The Rasaja Foundation was set up in memory of eminent artist-writer-teacher Jaya Appasamy, who passed away in 1989. The idea behind Rasaja is to develop a new strategy, with the firm belief that the Foundation must provide a historically significant edifice to support the conservation of a rich cultural heritage of the world as a whole, in keeping with the vision of Jaya Appasamy.
The Foundation would like to push forward new ideas and mediums coming into the realm of art serving as stimuli for learning, as also facilitate national and international participants by tying up with Indian and foreign universities on various programmes.
Starting with owning a collection of artworks, Rasaja now has a fully- functioning office and gallery space for exhibitions, workshops, film screenings, discussions, and talks. In addition to this, it has a centre for collaborations, workshops, theatre, music, and dance performances as well as ceramic and glass workshops.
Continuing its efforts, four women artists from Shantiniketan are currently showcased at the Foundation's Gallery in A-5 Green Park Extension. Anita Bhattacharya, Chandrima Bhattacharya, Falguni Mukherjee and Sheema Barua, all give voice to woman power. With equally feminist concerns, their modes of expression, however, are vastly diverse, ranging from near abstractionist to folk, formal and regional.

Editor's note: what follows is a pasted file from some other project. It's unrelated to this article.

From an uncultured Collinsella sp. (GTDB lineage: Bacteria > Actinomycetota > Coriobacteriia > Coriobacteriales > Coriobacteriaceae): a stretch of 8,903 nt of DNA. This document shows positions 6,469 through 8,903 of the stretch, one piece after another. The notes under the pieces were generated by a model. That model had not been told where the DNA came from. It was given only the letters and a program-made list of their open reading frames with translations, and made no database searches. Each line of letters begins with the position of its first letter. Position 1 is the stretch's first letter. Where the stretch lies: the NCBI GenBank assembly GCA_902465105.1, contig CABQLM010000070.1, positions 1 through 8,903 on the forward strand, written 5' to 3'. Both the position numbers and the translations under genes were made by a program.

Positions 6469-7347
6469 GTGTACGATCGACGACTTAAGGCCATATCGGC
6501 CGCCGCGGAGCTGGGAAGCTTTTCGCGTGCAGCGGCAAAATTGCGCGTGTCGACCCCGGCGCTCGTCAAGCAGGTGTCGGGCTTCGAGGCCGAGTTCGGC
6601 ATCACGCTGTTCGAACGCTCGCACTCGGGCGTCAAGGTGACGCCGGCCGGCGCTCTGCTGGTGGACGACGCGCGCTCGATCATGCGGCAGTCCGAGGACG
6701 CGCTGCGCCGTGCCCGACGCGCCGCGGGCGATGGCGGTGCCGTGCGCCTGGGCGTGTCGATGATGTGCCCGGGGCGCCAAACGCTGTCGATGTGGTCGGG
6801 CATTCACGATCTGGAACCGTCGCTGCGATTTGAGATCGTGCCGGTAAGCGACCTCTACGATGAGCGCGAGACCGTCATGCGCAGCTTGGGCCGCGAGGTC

Sculptor-painter Anita Bhattachrya, depicts woman as a symbol of power, unhesitatingly verging on the grotesque on occasion. With roots in Naihti, West Bengal, where Kali is a venerated deity and; mother, worshipped to the point of a collective trance, during the making of the pre-kali puja idol, incepting as an armature of wood and straw, to be built up layer by layer over the days, Anita's own psyche has been flooded by Kali variants and the dichotomy of the abysmal place of women in the very society that so venerates Kali.
She portrays in easy fluent forms a variety of Kali moods and incarnations, but "mostly that of a lonely woman with a will of her own, unstoppable like a gale". How true, that women with a will of their own are almost invariably lonely! The fluid forms beckon close scrutiny, from the busy Fishernam's Kali to the ones abadoned in neglected corners after the rituals are done ~ quite as the woman! A set of Kalis that sent you back without feeling fearful and embarrased, rather asking for empathy.
Chandrima makes complex and intriguing compositions, laborious and time comsuming, weaving into them memorablia from earlier masterpieces to strengthen her narrative of affronts and bruised sensibilities; Alice of Wonderland fame, Munch's The Scream, and Banithani, to mention a few. Strong works to emphasise woman power, done with great expertise.
Sheema Barua loves red and black, and uses it to portray semi-abstract images in connotation of women. Volume infuses power, even as red sets it afire. Falguni Mukherjee's mild, shy exterior lends credence to her paintings, wherein the ordinary and the everyday takes precedense over the complex and the complicated. Reminiscent of the works of KG Subramanyan and yet much her own, Falguni's works carry a predominant Bengali folk flavour, distinct from that of KGS. Thoughtful, contemplative, her subjects look on to the world in anticipation of whatever it has to offer, even as they stand reconciled. It is a reflection of her positivity that of all the various elements that could represent men in the present context, Falguni would choose as her insignia for pride and aggression, that most resplendantly beautiful of birds, the peacock. Exuding an aura of optimism, her works seem to retain hope for the future.